Monday, January 30, 2012


Marion Pellicano Ambrose

 Republican presidential hopeful Rick Santorum canceled his Sunday morning campaign events and planned to spend time with his hospitalized daughter. Senator Santorum and his wife Karen were forced to admit their 3-year old daughter Bella to a Pennsylvania hospital reportedly due to complications from Trisomy 18.
“Rick and his wife Karen are admitting their daughter Bella to Children’s Hospital of Philadelphia this evening,” Santorum spokesman Hogan Gidley said in a statement.
 Isabella Santorum has Trisomy 18, a genetic condition caused by the presence of all or part of an extra 18th chromosome. When asked about her, Santorum says his daughter was not expected to survive until her first birthday and often has to catch himself to stop from tears.
"I have a little girl who's 3 1/2 years old," he told Christian conservatives in Iowa before winning that lead-off contest.
"I don't know whether her life is going to be measured – it's always been measured – in days and weeks. Yet here I am. ... because I feel like I wouldn't be a good dad if I wasn't out here fighting for a country that would see the dignity in her and every other child."
When voters ask him about her, he calls the decision to campaign "gut-retching" but says he goes forward for all special needs families.
"You think she's fine, and then one cold and she's this close to dying," he told The Washington Post last year in an interview.
In October, he missed one of Bella's surgeries to participate in a debate and told the audience that he planned to take an all-night flight home from Las Vegas to be with her.
"I look at the simplicity and love she emits," Santorum said in a web video his campaign released after his scheduling drew questions, "and it's clear to me we're the disabled ones."
Santorum largely has kept his daughter off the campaign schedules, preferring her to stay home with her mother. But Bella did join Santorum for a few days around Iowa's straw poll in August, and she joined her family in Charleston, S.C., the day of its primary.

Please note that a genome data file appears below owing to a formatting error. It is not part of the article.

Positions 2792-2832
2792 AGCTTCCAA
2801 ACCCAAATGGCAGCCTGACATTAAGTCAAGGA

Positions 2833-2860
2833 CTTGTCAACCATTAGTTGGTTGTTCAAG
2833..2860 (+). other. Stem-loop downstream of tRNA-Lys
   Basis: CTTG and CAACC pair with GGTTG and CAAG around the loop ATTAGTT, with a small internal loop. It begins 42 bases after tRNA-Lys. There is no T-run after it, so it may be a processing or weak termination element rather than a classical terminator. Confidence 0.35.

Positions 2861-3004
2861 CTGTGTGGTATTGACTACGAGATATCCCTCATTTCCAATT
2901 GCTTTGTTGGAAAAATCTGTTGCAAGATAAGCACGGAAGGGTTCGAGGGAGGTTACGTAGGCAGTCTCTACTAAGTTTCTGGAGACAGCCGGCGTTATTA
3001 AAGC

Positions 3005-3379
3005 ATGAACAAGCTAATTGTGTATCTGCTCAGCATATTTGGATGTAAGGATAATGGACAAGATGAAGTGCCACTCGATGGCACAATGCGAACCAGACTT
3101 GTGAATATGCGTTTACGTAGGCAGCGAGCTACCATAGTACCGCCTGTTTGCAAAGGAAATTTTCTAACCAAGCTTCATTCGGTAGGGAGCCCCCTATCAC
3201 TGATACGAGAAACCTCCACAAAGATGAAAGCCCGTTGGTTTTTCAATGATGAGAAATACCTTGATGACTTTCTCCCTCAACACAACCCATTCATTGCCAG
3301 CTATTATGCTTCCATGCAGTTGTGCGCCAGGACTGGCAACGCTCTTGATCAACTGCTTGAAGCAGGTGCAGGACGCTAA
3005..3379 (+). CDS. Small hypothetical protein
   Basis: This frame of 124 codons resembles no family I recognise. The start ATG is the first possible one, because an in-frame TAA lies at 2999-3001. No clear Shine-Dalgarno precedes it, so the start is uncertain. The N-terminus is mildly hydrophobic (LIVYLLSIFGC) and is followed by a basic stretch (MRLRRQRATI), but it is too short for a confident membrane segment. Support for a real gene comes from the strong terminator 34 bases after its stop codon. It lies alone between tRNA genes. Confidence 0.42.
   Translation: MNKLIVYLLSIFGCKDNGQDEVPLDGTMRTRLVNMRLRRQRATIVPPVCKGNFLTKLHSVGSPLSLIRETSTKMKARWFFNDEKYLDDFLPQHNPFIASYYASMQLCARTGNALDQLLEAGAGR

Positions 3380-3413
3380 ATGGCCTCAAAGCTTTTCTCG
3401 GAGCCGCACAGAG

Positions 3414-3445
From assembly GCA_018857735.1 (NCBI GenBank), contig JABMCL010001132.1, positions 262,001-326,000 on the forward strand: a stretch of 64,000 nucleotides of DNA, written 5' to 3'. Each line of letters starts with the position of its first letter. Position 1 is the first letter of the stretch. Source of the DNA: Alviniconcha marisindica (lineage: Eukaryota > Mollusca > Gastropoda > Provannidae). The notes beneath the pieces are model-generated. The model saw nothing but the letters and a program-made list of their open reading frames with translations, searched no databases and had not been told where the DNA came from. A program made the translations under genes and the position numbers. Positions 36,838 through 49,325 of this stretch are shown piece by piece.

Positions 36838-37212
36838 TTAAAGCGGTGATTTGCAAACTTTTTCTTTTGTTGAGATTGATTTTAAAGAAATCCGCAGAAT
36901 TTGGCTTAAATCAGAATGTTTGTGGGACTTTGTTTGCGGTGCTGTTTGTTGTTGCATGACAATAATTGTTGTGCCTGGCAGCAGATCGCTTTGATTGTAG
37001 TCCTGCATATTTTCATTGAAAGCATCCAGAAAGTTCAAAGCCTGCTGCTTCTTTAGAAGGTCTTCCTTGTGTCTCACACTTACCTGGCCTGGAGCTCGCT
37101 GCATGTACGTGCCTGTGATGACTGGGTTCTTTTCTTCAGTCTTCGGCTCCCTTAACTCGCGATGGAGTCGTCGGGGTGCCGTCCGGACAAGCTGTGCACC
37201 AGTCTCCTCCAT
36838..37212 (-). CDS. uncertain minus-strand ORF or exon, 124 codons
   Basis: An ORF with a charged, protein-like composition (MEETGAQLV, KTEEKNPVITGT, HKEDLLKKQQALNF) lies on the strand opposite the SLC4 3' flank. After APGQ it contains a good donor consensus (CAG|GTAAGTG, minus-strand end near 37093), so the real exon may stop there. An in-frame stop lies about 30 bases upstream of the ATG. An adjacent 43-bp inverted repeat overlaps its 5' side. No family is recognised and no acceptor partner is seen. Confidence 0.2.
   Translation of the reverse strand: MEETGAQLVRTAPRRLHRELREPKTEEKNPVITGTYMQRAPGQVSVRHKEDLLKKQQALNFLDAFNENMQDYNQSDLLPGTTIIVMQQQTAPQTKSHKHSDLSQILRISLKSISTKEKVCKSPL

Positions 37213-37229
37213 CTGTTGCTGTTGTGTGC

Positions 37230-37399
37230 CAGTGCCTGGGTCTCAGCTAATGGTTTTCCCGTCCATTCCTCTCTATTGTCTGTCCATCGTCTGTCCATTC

She didn't join her six siblings for the public speech. She stayed backstage.
Trisomy 18, also known as Edwards syndrome, is a condition which is caused by a chromosomal defect. It occurs in about 1 out of every 3000 live births. The numbers increase significantly when early pregnancy losses are factored in that occur in the 2nd and 3rd trimesters of pregnancy.
Unlike Down syndrome, which also is caused by a chromosomal defect, the developmental issues caused by Trisomy 18 are associated with medical complications that are more potentially life-threatening in the early months and years of life. 50% of babies who are carried to term will be stillborn, with baby boys having higher stillbirth rate than baby girls.
At birth, intensive care admissions in Neonatal units are most common for infants with Trisomy 18. Again, baby boys will experience higher mortality rates in this neonatal period than baby girls, although those with higher birth weights do better across all categories.
Some children will be able to be discharged from the hospital with home nursing support for their families. And although less than 10 percent survive to their first birthdays, some children with Trisomy 18 can enjoy many years of life with their families, reaching milestones and being involved with their community. A small number of adults (usually girls) with Trisomy 18 have and are living into their twenties and thirties, although with significant developmental delays that do not allow them to live independantly without assisted caregiving.

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